American composer Jennifer Higdon, whose Low Brass Concerto receives its world premiere this week, is one of several Chicago Symphony Orchestra or Symphony Center Presents artists named as winners at the 60th annual Grammy Awards, announced Jan. 28 at New York’s Madison Square Garden.

Joining Higdon in the winners circle are conductor Manfred Honeck, leading CSO subscription concerts Jan. 25-27 and 30; producer David Frost; Cuban pianist Chucho Valdés; jazz vocalist Cécile McLorin Salvant, and composer-conductor John Williams.

David Frost was named Producer of the Year-Classical, which honors his 2017 body of work, including the CSO Resound release of Bruckner’s Symphony No. 9, with Riccardo Muti conducting the CSO. He has now received 16 Grammys over his career.

Music director of the Pittsburgh Symphony Orchestra, Manfred Honeck and his home ensemble received the best orchestral performance Grammy for the album Shostakovich: Symphony No. 5/Barber: Adagio for Strings. The album also received a Grammy in the category of best engineered album-classical, with the award going to engineer Mark Donahue.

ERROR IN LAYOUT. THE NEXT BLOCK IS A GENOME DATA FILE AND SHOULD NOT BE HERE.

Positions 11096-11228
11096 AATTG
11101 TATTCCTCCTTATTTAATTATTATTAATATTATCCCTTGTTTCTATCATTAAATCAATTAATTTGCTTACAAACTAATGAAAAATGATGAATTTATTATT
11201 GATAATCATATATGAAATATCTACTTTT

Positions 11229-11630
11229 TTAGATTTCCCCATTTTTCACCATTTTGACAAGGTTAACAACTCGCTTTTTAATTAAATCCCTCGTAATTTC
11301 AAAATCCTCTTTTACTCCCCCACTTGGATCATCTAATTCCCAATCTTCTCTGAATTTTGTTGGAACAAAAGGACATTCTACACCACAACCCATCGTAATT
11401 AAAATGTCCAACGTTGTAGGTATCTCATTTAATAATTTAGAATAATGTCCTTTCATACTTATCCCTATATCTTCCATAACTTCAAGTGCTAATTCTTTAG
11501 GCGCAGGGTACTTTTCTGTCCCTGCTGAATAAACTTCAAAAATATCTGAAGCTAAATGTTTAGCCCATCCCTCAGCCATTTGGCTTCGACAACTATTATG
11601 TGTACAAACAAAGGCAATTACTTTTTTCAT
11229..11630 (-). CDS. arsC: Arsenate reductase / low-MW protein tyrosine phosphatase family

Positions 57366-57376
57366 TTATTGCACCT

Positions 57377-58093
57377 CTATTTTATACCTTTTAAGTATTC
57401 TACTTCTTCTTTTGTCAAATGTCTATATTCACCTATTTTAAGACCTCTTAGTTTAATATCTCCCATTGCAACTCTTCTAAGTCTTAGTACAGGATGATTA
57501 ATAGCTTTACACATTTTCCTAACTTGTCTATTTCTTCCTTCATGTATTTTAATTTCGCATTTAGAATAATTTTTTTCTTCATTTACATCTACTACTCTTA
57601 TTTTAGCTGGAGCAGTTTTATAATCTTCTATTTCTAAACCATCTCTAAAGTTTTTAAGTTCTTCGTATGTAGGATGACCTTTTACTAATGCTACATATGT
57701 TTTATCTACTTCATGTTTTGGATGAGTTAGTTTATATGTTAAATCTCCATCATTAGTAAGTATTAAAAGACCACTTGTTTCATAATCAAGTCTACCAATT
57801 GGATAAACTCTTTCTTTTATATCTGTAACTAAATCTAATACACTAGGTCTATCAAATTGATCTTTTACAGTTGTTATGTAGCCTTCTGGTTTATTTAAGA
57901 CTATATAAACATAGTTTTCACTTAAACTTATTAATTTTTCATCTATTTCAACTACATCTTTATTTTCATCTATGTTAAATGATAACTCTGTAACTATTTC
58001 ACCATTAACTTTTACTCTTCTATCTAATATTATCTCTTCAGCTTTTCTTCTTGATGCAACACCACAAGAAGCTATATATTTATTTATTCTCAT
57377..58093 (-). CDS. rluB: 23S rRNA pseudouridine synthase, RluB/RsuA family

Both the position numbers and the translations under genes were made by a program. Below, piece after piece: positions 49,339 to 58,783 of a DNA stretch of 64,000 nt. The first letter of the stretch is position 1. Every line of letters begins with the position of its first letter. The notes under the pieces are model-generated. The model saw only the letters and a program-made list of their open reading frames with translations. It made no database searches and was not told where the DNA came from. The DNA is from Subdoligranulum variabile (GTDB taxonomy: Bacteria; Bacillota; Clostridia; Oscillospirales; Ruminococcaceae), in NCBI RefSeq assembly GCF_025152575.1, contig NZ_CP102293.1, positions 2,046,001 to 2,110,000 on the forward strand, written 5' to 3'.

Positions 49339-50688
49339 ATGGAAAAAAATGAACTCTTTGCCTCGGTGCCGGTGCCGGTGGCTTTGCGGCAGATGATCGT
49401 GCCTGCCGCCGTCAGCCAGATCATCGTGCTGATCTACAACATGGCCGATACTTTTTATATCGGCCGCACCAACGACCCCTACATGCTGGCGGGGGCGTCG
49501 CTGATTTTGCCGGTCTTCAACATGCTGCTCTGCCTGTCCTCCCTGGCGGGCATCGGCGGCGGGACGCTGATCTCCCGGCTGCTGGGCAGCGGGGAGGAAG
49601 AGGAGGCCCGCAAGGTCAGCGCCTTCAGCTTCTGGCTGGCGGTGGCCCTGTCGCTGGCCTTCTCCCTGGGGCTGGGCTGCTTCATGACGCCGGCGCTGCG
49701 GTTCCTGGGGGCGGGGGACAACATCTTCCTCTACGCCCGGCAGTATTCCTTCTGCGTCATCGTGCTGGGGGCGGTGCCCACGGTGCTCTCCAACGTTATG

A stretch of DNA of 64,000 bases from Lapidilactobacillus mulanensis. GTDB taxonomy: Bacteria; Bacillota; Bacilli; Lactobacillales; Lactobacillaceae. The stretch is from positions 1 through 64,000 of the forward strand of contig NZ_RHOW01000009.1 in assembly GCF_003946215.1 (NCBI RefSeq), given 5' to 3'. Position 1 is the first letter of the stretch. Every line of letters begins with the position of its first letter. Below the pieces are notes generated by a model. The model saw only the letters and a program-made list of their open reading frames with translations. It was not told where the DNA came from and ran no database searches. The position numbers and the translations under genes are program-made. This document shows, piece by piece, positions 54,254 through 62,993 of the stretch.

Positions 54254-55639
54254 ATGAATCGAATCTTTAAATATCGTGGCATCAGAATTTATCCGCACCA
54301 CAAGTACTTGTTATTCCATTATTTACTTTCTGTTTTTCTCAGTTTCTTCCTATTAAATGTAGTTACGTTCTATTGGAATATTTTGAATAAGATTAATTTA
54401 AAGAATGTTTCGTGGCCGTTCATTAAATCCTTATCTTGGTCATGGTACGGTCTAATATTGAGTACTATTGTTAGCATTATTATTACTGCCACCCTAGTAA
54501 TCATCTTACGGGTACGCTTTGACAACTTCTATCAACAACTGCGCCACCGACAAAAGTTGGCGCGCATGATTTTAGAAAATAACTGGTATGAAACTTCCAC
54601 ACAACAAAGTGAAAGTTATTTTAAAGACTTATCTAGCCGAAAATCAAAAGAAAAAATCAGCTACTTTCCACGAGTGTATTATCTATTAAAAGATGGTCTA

A Grammy winner in 2010, Jennifer Higdon once again won the category of contemporary classical composition, this time for her Viola Concerto, performed by Roberto Díaz and the Nashville Symphony, conducted by Giancarlo Guerrero. “All Things Majestic,” the complete disc featuring Higdon’s Viola Concerto, took the Grammy for best classical compendium. Higdon will join the CSO for the world premiere performances Feb. 1-3 of her Low Brass Concerto, conducted by Muti and featuring CSO soloists Jay Friedman, Michael Mulcahy, Gene Pokorny and Charles Vernon. The work also will be performed on the CSO’s upcoming East Coast tour Feb. 7-17.

Longtime CSO favorite and multiple Oscar and Grammy winner John Williams received his 24th statuette in the category of best arrangement, instrumental or a cappella for Escapades for Alto Saxophone and Orchestra, from “Catch Me If You Can” (which the CSO performed last season, with Branford Marsalis as soloist). Williams will return to the Symphony Center podium for concerts April 26-29, including a CSO at the Movies program on April 27.

In the category of best instrumental composition, Chucho Valdés received a Grammy for “Three Revolutions” (written with Arturo O’Farrill). Valdés appears with fellow pianist Gonzalo Rubalcaba for an SCP Jazz concert Feb. 23.

Vocalist Cécile McLorin Salvant won the jazz vocal album Grammy for “Dreams and Daggers” (Mack Avenue Records); she appears on a SCP Jazz double bill on March 9.

For the complete list of winners, click here.